Jerusalem — Countless studies have shown that smoking tobacco cigarettes raises the risks of developing lung cancer, heart disease, high blood pressure and a host of other physical ailments.
But can smoking also bring about depression?
Researchers in Israel and Serbia are trying to find out.
A newly published study by a Serbian doctoral student from Jerusalem’s Hebrew University-Hadassah Braun School of Public Health and Community Medicine found that Serbian university students who smoke had double to triple the rates of clinical depression compared to their non-smoking peers.
“Our study adds to the growing body of evidence that smoking and depression are closely linked,” wrote Prof. Hagai Levine, head of Braun’s environmental health track; Braun Ph.D. student Marija Milic, an epidemiologist; and Tatjana Gazibara, an assistant professor at the University of Belgrade.
“While it may be too early to say that smoking causes depression, tobacco does appear to have an adverse effect on our mental health,” Levine and his co-researchers wrote in the study.
Published last month in the journal PLOS ONE, the study highlights the Braun school’s global impact on public health. It focused on university students because “young people are the future of our nation, so it is very important to understand the consequences of smoking in this population,” Milic told The Jewish Week in a phone interview from Serbia.
Nine out of 10 smokers start smoking before adulthood, and 98 percent of smokers try their first cigarette by the age of 26, Milic said.
The rate of smoking in Serbia is twice the rate in the U.S. and Western Europe, but similar to the rate in Israel.
The researchers selected the two universities whose students participated in the study because they are so different.
The University of Belgrade has about 90,000 students and is located in a politically stable region. The University of Pristina, which has 8,000 students, is located in Kosovo, which the researchers say has an “unstable political situation.”
Kosovo declared independence from Serbia in 2008, but Serbia and several European countries consider it to be part of Serbia. The U.S. considers it an independent country.
The 2,000 students in the study, who were surveyed during their mandatory checkups at student health care services, completed a series of questionnaires related to depression, health-related quality of life and socioeconomic/political status.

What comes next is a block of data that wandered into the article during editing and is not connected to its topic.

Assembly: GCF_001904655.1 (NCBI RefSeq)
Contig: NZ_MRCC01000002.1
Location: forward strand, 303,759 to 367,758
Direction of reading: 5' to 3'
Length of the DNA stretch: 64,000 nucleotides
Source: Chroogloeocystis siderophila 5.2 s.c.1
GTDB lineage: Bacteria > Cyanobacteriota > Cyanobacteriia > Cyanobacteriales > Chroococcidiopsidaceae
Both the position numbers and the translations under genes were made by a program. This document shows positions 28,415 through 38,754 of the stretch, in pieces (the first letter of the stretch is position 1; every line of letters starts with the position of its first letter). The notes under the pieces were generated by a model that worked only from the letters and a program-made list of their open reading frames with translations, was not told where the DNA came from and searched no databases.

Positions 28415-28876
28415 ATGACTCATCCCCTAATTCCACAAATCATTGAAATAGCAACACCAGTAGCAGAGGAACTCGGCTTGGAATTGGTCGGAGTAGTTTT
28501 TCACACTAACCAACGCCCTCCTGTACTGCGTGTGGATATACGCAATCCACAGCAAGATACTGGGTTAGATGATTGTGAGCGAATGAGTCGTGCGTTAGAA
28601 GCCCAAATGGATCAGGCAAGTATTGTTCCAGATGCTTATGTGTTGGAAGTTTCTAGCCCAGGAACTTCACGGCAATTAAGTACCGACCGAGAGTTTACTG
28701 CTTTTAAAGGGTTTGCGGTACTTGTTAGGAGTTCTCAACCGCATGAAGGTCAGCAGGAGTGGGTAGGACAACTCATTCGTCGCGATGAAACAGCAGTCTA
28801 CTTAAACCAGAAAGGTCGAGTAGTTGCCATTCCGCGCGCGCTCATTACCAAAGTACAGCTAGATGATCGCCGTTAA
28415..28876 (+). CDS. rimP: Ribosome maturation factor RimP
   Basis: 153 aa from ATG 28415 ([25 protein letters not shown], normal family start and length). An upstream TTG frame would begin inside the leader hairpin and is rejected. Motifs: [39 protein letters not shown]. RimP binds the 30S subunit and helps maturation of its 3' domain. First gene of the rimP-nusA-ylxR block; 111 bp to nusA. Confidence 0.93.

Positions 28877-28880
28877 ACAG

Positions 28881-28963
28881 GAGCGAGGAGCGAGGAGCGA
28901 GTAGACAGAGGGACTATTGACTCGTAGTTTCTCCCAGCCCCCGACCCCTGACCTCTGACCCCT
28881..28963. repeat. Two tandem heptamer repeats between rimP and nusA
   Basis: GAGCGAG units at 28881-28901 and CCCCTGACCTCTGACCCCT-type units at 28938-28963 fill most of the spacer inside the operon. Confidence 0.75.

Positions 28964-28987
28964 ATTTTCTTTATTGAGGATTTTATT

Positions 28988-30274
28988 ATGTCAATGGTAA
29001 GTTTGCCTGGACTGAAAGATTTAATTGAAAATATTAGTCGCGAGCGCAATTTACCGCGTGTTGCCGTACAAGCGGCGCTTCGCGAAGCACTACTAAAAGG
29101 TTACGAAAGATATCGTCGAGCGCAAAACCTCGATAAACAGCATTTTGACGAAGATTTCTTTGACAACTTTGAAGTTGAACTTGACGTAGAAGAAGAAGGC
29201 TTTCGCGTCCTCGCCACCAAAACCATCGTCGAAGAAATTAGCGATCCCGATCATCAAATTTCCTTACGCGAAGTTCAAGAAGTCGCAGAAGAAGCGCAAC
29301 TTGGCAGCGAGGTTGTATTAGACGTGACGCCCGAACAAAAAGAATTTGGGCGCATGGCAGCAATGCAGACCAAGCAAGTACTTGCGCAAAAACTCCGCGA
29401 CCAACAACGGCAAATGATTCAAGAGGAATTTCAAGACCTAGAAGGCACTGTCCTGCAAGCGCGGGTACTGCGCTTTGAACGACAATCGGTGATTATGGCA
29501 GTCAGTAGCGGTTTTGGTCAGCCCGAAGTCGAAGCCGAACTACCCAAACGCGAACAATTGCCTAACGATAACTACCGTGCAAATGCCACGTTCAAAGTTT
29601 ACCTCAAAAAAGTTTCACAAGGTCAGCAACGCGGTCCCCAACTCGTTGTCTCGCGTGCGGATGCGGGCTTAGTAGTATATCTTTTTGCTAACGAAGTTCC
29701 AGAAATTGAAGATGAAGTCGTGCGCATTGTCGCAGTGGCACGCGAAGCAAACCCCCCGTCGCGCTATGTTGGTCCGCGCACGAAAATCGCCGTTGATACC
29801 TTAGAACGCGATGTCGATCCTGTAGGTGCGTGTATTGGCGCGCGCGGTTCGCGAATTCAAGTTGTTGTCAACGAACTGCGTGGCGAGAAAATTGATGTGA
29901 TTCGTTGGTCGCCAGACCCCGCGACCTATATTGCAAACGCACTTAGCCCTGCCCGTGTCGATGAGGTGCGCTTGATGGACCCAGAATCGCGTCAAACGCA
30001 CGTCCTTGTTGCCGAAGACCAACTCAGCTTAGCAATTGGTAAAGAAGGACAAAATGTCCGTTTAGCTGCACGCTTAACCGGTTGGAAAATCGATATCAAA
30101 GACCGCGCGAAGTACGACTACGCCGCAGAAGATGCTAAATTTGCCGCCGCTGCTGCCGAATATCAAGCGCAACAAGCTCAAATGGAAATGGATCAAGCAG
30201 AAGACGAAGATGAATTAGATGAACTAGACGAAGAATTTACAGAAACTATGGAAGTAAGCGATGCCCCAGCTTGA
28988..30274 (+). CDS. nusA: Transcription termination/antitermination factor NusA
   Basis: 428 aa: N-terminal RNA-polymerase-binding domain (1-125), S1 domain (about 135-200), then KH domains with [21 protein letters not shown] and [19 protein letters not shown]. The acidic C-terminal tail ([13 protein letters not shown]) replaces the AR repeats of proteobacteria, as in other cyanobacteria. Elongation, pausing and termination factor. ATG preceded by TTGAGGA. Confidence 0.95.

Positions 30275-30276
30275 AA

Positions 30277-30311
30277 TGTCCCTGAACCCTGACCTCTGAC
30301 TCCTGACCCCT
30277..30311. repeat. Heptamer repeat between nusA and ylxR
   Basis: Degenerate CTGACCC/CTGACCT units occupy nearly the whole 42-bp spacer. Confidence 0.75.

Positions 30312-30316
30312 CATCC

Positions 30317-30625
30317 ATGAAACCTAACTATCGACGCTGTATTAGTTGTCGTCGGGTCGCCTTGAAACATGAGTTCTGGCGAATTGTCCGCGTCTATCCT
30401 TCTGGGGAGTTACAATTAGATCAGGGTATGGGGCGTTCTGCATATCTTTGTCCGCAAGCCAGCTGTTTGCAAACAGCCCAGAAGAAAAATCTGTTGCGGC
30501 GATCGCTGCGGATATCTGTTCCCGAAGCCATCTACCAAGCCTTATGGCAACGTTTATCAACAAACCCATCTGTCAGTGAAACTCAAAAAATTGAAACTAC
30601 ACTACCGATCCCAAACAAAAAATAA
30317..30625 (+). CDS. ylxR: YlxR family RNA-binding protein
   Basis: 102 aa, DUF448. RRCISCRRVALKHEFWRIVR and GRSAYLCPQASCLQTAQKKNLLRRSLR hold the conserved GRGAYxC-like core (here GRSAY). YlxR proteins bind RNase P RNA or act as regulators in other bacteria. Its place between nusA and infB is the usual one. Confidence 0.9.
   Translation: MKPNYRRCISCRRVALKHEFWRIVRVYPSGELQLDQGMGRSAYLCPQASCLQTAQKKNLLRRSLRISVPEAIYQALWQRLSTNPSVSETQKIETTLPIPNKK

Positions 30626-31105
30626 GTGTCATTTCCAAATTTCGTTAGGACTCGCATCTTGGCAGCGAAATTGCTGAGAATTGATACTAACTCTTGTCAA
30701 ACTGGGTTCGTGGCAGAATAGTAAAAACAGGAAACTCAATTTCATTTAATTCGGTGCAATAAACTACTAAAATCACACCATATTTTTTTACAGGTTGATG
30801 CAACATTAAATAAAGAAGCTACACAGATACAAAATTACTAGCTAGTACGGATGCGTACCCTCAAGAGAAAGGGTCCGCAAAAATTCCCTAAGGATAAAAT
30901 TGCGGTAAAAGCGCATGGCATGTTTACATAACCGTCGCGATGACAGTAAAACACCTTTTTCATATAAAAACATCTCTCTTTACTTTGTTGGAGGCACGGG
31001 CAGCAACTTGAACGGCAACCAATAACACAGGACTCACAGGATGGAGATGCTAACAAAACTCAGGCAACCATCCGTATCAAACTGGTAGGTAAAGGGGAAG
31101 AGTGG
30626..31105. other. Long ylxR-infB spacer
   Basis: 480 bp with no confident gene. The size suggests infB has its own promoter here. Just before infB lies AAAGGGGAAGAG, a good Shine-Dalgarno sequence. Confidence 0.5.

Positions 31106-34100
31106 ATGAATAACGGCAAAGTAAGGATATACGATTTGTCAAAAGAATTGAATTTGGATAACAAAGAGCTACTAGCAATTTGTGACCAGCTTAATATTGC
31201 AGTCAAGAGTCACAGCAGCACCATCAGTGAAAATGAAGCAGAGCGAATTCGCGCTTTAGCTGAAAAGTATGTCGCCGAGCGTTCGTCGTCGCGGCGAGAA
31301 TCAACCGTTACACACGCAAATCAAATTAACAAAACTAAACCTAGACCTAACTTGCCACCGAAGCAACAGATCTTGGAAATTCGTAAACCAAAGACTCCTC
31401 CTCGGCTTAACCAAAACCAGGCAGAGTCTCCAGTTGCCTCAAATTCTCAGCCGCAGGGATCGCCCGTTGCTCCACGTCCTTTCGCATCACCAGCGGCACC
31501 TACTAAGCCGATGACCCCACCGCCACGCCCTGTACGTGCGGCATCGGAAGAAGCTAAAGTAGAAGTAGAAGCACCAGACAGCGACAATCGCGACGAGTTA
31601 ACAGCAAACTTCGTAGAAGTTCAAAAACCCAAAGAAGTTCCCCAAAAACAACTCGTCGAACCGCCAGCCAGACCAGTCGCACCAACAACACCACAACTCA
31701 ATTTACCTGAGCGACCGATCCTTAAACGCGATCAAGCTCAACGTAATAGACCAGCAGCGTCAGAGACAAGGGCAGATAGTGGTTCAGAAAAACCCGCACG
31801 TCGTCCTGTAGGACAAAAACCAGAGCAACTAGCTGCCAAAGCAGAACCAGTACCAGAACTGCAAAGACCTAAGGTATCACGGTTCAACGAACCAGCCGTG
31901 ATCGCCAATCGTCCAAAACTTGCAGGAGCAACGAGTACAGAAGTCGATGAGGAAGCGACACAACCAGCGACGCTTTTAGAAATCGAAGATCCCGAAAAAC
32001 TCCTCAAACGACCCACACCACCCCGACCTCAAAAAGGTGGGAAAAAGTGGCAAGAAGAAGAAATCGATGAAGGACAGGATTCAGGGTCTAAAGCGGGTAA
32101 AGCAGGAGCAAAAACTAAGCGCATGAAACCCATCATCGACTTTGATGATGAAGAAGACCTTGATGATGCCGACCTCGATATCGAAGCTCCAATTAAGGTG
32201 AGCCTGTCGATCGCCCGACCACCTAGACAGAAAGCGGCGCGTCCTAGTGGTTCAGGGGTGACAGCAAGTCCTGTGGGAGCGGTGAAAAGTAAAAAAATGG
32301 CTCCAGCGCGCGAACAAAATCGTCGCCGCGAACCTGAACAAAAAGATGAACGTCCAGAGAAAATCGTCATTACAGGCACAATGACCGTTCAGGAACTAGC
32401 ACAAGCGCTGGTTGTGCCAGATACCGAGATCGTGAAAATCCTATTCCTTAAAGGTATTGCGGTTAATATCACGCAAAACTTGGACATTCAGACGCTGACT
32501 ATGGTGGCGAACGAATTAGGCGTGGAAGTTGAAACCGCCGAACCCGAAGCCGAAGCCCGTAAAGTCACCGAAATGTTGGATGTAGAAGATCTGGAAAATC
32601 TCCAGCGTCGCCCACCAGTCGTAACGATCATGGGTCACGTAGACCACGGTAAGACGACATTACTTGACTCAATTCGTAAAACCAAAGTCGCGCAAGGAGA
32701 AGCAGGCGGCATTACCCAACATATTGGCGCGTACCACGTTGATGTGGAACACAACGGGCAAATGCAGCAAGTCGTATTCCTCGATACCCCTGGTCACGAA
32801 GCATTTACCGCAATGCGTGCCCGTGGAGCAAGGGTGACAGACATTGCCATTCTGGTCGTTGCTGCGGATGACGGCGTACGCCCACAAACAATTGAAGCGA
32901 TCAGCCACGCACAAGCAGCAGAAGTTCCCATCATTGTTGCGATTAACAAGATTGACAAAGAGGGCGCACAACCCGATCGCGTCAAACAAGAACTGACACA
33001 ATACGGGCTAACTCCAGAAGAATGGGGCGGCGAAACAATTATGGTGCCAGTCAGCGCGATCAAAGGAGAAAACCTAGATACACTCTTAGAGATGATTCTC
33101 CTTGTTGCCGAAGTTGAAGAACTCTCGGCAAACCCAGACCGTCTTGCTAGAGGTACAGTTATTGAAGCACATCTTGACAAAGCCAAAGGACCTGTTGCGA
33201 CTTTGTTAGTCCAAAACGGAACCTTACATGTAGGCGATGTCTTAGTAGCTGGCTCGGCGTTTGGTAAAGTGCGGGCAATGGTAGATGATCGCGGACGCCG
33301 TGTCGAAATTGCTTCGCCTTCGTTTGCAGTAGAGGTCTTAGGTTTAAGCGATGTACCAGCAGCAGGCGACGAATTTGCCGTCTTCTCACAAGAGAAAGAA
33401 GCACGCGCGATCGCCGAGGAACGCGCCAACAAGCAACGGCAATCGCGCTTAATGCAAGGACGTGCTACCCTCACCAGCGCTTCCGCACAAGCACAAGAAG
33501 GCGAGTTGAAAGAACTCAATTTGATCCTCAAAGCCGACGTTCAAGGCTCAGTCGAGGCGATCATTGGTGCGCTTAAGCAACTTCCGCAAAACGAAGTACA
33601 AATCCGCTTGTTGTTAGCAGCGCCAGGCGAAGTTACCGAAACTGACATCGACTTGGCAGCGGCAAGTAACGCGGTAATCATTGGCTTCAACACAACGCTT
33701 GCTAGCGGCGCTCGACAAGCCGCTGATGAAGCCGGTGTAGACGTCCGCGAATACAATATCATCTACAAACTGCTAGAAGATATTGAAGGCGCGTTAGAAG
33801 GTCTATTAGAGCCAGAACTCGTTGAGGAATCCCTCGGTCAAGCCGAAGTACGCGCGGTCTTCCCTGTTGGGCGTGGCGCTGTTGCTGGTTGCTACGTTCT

The results: Fourteen percent of the Kosovo students who smoked suffered from depression, compared to just 4 percent of their non-smoking peers; at Belgrade University, 19 percent of smokers were depressed compared with 11 percent of the non-smoking students.
“No matter their economic or socio-political backgrounds, students who smoked also had higher rates of depressive symptoms and lower mental health scores (such as vitality and social functioning) than did non-smoking students,” the researchers said.
While the study’s goal was to determine the connection between smoking and depression — and not that smoking causes depression — “it provides more evidence regarding the possible hazards of smoking to public health,” Levine said.
“We know for sure that smoking affects the brain, which develops at least until the age of 25. We know that nicotine is highly addictive.”
While an Israeli study recently concluded that marijuana can cause mental illness in vulnerable teenagers, cigarette smoking is more common than marijuana use, especially in Eastern Europe.
Levine said Milic’s study is important “because we found depression in two different populations, at two different times. One university is in an area of conflict, the other is in the beltway.”
The fact that it was conducted in Eastern Europe was also significant, because most studies are conducted in Western countries. This lack of representation creates an incomplete picture.
“It’s significant to see the smoking-depression link in a different group of people,” Levine said.
Levine and Milic are fairly confident that researchers will eventually prove without a doubt that smoking harms mental health.
In the meantime, while Israel and many other countries have made significant strides in combatting smoking in public places, Levine said, smoking is still portrayed as a fun, relaxing leisure activity.
“The image is that smoking calms you down and makes you happier. Although we now have a smoke-free academia in Israel, for example, you can still publish ads in newspapers for tobacco,” he lamented. “The progress is too slow.”
Milic hopes her study will convince Serbian officials to take smoking by teens and young adults more seriously.
“Special attention should be paid to the symptoms of depression, especially among smokers. We should promote smoking cessation at school, even in high school,” she said.
Levine said the fact that more than 1,000 Master of Public Health (MPH) students from 100 countries have graduated from the Braun school means it is “heavily invested” in global research, not only during its students’ time in Israel, but long after.
“We have a highly active network of graduates and often work with them” on studies.
“It’s fun and interesting but also makes for good science,” Levine said. “No one leaves Jerusalem and leaves the same. They are changed. I learn from them. And as a teacher it’s changed me, changed how I see the world, changed the way I do my science. I’m much more collaborative.”